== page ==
Diabetes Awareness Month: A Spotlight on Adult Hepatitis B and How To Protect Yourself

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Diabetes Awareness Month: A Spotlight on Adult Hepatitis B and How To Protect Yourself


We’ve all learned how frightening it is to live under the threat of the COVID-19 virus. During Diabetes Awareness Month, we’re taking a moment to shine a light on another virus that may not be top of mind but can have major health implications for people with diabetes: hepatitis B.

Spread through contact with infected blood and bodily fluids, hepatitis B is the leading cause of cirrhosis and liver cancer globally2  and people with diabetes have twice the chance of contracting the hepatitis B virus (HBV) compared to those without the disease1, making HBV a looming risk for those who are unprotected. The good news is, science is on your side. By talking with your pharmacist, you can protect yourself against hepatitis B through vaccination in just 1-month.

What You Need to Know About Hepatitis B and Diabetes

Every year, adults get sick from diseases that are vaccine-preventable. As a person with type 1 or type 2 diabetes, the risk of serious illness from viral infections like hepatitis B is magnified. Even if you do a great job managing your diabetes, your condition makes it more difficult for your immune system to ward off infections. While there is no cure for hepatitis B, a critical first step for protecting yourself is to make sure your vaccinations are up-to-date. In fact, the CDC recommends hepatitis B vaccination for adults (19 to 59 years old) with diabetes as soon as possible after their diagnosis.  

Need an Adult Vaccination Checklist?

To prepare for a visit with your doctor or pharmacist, here’s a list of recommended vaccines for people with diabetes3 from the Centers for Disease Control and Prevention (CDC):

  • Influenza vaccine to protect against the seasonal flu
  • Hepatitis B vaccine to protect against the hepatitis B virus
  • Pneumococcal vaccine for protection against a range of serious illnesses including ear and sinus infections, pneumonia, and bloodstream infections
  • Tdap vaccine to protect against tetanus, diphtheria, and whooping cough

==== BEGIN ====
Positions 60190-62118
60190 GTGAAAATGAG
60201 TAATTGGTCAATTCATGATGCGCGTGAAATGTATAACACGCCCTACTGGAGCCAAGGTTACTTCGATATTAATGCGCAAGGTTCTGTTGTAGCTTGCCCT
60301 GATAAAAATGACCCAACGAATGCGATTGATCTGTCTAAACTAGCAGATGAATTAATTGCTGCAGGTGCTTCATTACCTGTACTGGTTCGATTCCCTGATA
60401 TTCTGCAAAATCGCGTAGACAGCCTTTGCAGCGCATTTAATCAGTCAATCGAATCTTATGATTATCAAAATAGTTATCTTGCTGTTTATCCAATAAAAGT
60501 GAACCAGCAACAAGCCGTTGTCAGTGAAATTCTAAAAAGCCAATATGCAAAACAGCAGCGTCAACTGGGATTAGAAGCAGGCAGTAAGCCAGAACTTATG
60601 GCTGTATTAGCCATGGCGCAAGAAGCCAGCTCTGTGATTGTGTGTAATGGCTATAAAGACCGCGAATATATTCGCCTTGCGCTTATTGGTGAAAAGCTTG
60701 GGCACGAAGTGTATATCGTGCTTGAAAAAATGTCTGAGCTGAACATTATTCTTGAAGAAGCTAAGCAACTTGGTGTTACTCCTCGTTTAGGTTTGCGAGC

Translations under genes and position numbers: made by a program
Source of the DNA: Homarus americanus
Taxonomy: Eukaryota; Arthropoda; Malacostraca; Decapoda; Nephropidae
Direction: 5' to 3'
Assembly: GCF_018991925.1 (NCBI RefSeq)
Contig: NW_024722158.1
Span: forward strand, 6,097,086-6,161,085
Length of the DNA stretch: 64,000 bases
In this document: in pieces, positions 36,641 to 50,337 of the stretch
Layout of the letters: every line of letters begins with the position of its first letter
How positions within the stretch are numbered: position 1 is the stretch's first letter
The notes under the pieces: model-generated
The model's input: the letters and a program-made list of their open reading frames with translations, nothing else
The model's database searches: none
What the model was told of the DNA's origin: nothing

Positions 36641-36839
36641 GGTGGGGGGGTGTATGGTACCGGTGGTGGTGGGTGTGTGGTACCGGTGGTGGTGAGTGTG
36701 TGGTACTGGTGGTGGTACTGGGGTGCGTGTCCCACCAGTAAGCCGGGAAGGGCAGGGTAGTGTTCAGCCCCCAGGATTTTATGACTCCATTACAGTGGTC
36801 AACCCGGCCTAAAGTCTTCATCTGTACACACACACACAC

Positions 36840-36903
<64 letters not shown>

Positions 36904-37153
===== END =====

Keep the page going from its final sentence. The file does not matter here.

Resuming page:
• Zoster vaccine for shingles protection

When it comes to protection against hepatitis B, many adults are vulnerable and might not even know it. That’s because only 25% of U.S. adults have completed their vaccine series4. One dose of the vaccine may not be enough to eliminate potential exposure.

Protecting Yourself Against Hepatitis B

There are several vaccine options to help prevent the hepatitis B virus. Older vaccines, approved in the early 1980’s, require three-doses given over six months, which makes completing the vaccine series time consuming and may leave people unprotected for 6-months.  A two-dose hepatitis B vaccine, HEPLISAV-B [Hepatitis B Vaccine (Recombinant), Adjuvanted], offers the benefit of being the only hepatitis B vaccine that protects with just two doses in one-month.

What’s more, HEPLISAV-B is clinically proven to be safe and effective in people living with type 2 diabetes. In a head-to-head clinical trial, HEPLISAV-B was proven to be 90% effective for people with type 2 diabetes in protecting against HBV; compared to Engerix-B, a three-dose vaccine series given over six months, which only protected 65.1% of patients.

Take Control of Your Health

Take action that empowers your protection against hepatitis B. Talk with your local pharmacist about getting protected against HBV and the benefits of HEPLISAV-B:


HEPLISAV-B is indicated for prevention of infection caused by all known subtypes of hepatitis B virus in adults 18 years of age and older. Please see Important Safety Information below.


Do not administer HEPLISAV-B to individuals with a history of severe allergic reaction (e.g., anaphylaxis) after a previous dose of any hepatitis B vaccine or to any component of HEPLISAV-B, including yeast.

Appropriate medical treatment and supervision must be available to manage possible anaphylactic reactions following administration of HEPLISAV-B.

Immunocompromised persons, including individuals receiving immunosuppressant therapy, may have a diminished immune response to HEPLISAV-B.

Hepatitis B has a long incubation period. HEPLISAV-B may not prevent hepatitis B infection in individuals who have an unrecognized hepatitis B infection at the time of vaccine administration.

The most common patient-reported adverse reactions reported within 7 days of vaccination were injection site pain (23%-39%), fatigue (11%-17%), and headache (8%-17%).

For full Prescribing Information for HEPLISAV-B, click here.


2Hepatitis B Foundation.



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